3-JUDGE PANEL TO HEAR LAWSUITS CHALLENGING GOP CONSTITUTIONAL AMENDMENTS: Lawyers representing Gov. Roy Cooper, the state NAACP and an environmental group argued Tuesday that four of the six proposed constitutional amendments on the ballot this fall are intentionally misleading and should be excluded. "The General Assembly should not be allowed, cannot be allowed to violate the rights of North Carolinians," said John Wester, an attorney for Cooper. "[Voters] can exercise their rights and power only if they are fairly and honestly informed about the amendment before them." Cooper, a Democrat, has been fighting with Republican legislative leaders over appointment powers to various state boards and commissions since before he took office at the start of 2017. "Both [amendments] take a wrecking ball to the constitution's separation of powers principle, and they would ... strip the governor of constitutional powers," Wester said.

Tuesday News: Challenging the Usurpers

NAACP AND ENVIRONMENTAL GROUP FILE SUIT OVER GOP AMENDMENTS: The state NAACP and the environmental group Clean Air Carolina are suing to stop four proposed constitutional amendments from appearing on the fall ballot. The groups will ask for a quick hearing in the complaint they filed Monday morning, asking a judge to stop the questions from being added to ballots while the case is being argued. They are suing legislative leaders and the State Board of Elections and Ethics Enforcement. The four proposed constitutional changes the organizations are targeting would require voters to present photo ID, cap the state income tax rate at 7 percent, change the way judicial vacancies are filled to limit the governor’s role, and take away the governor’s power to appoint members to boards and commissions and give that power to the legislature.

Monday News: Going to court over Court


SUPREME COURT CANDIDATE SUES GENERAL ASSEMBLY FOR PARTY LABEL REWRITE: North Carolina Supreme Court candidate Chris Anglin plans to file a lawsuit on Monday morning, challenging the lawmakers' effort to misrepresent him on the ballot, according to his lawyer. Republican leaders are concerned that Anglin, who is running as a Republican, but was a former Democrat, could siphon votes away from incumbent Republican Justice Barbara Jackson, who's facing a tough re-election battle against Democratic challenger Anita Earls. “I didn’t make, break, or change the rules, just followed them. Even children understand changing the rules in the middle of an election is wrong. What the Legislature has done is a violation of my Constitutional rights. This lawsuit is the next step in my fight to stand up for an independent judiciary,” Anglin said in a press release.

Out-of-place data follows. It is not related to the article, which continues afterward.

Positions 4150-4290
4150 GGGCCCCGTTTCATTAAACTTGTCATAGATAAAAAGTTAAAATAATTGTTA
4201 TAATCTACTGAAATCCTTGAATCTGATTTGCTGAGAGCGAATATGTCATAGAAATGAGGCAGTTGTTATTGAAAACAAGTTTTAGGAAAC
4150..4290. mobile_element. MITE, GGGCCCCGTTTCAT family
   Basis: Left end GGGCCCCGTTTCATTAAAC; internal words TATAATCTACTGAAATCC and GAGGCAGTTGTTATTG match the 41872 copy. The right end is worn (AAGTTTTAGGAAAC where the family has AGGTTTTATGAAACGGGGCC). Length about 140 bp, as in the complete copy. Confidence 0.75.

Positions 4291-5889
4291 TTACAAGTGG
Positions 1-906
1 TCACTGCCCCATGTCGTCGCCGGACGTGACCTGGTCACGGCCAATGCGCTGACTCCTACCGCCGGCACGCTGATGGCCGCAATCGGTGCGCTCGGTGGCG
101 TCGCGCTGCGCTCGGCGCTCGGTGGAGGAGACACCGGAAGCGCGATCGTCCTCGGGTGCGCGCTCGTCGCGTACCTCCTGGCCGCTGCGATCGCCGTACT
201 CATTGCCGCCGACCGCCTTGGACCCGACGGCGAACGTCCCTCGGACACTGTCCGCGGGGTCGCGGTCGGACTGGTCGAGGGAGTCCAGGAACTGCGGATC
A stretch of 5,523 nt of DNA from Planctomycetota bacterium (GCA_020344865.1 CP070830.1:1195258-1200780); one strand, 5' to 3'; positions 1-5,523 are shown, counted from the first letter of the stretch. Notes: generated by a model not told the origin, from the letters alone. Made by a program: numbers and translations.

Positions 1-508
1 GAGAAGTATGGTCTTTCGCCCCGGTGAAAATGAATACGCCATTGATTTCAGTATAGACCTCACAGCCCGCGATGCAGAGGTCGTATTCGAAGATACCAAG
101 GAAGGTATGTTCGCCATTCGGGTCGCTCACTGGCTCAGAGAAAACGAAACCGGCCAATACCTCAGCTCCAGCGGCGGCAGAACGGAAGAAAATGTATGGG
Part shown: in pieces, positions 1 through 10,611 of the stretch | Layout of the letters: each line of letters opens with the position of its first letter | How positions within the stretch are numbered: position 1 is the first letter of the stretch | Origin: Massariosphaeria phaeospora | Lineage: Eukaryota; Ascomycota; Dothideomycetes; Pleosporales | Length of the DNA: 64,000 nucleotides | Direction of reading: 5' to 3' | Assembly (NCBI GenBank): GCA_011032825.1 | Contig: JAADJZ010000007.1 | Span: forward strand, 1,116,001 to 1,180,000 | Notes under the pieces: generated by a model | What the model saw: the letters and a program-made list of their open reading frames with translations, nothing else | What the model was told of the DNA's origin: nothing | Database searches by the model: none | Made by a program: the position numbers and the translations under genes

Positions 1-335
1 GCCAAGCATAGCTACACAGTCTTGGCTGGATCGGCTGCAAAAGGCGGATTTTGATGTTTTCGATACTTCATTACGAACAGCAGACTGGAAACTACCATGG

Sunday News: From the Editorial pages


FETZER OUT OF BOUNDS; UNC BOARD SHOULD CENSURE HIM: Tom Fetzer’s behavior as a member of the University of North Carolina Board of Governors isn’t simply rude or self-serving. His latest, self-confessed actions in connection with the recruitment and hiring of a new chancellor for Western Carolina University are disruptive. Specifically, the UNC Board should examine the appropriateness of Fetzer – one of the state’s most influential legislative lobbyists and former chairman of the state Republican Party -- using his appointed government position to gain access to otherwise confidential information, specifically the names of candidates for the Western Carolina University chancellor’s position. Then, did he violate policy and ethical conduct procedures by giving that confidential information to a private “screening” firm Fetzer personally hired to dig into the background of a candidate for the chancellor’s post?